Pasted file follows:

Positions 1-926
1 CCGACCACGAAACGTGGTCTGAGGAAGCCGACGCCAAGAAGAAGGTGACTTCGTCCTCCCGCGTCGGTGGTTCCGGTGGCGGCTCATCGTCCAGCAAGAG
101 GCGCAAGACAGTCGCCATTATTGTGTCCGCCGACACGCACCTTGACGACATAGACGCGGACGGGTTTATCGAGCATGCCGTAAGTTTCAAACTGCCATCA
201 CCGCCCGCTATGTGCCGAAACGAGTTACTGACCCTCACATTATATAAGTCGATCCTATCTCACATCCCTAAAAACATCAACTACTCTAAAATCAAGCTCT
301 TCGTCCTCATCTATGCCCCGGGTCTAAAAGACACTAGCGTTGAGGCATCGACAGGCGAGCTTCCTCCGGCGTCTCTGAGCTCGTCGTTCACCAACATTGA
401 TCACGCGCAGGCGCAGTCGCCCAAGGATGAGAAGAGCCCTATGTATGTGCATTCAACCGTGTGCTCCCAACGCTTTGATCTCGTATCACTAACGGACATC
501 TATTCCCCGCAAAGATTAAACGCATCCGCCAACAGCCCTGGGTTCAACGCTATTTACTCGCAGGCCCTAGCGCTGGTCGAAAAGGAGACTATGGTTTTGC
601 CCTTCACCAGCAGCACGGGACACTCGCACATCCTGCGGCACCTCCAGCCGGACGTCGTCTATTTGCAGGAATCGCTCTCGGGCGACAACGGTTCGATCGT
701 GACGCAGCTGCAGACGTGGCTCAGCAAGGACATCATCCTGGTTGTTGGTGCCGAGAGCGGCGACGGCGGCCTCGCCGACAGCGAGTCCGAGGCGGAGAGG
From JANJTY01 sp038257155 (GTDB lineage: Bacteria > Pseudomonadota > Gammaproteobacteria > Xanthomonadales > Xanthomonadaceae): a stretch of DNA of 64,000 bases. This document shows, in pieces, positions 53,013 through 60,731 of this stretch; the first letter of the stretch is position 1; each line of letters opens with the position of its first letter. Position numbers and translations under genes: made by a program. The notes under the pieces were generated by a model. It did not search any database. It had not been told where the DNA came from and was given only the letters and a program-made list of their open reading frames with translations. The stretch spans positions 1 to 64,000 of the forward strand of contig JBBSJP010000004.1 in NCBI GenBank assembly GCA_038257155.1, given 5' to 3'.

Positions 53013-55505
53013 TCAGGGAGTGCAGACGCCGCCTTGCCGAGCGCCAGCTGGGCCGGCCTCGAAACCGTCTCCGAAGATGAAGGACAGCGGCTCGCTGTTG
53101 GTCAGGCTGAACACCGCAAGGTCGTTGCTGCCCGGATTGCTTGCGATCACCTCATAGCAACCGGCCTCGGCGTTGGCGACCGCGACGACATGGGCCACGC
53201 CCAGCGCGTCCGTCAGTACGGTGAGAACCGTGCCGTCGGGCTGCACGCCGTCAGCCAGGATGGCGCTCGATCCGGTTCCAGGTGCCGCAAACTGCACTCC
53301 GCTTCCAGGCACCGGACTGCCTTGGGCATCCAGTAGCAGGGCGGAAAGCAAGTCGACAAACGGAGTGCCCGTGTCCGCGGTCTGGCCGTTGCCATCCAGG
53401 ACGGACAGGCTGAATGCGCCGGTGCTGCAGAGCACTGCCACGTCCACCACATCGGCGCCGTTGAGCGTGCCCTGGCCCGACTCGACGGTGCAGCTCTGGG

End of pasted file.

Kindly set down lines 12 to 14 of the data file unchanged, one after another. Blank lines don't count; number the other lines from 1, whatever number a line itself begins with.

53013 TCAGGGAGTGCAGACGCCGCCTTGCCGAGCGCCAGCTGGGCCGGCCTCGAAACCGTCTCCGAAGATGAAGGACAGCGGCTCGCTGTTG
53101 GTCAGGCTGAACACCGCAAGGTCGTTGCTGCCCGGATTGCTTGCGATCACCTCATAGCAACCGGCCTCGGCGTTGGCGACCGCGACGACATGGGCCACGC
53201 CCAGCGCGTCCGTCAGTACGGTGAGAACCGTGCCGTCGGGCTGCACGCCGTCAGCCAGGATGGCGCTCGATCCGGTTCCAGGTGCCGCAAACTGCACTCC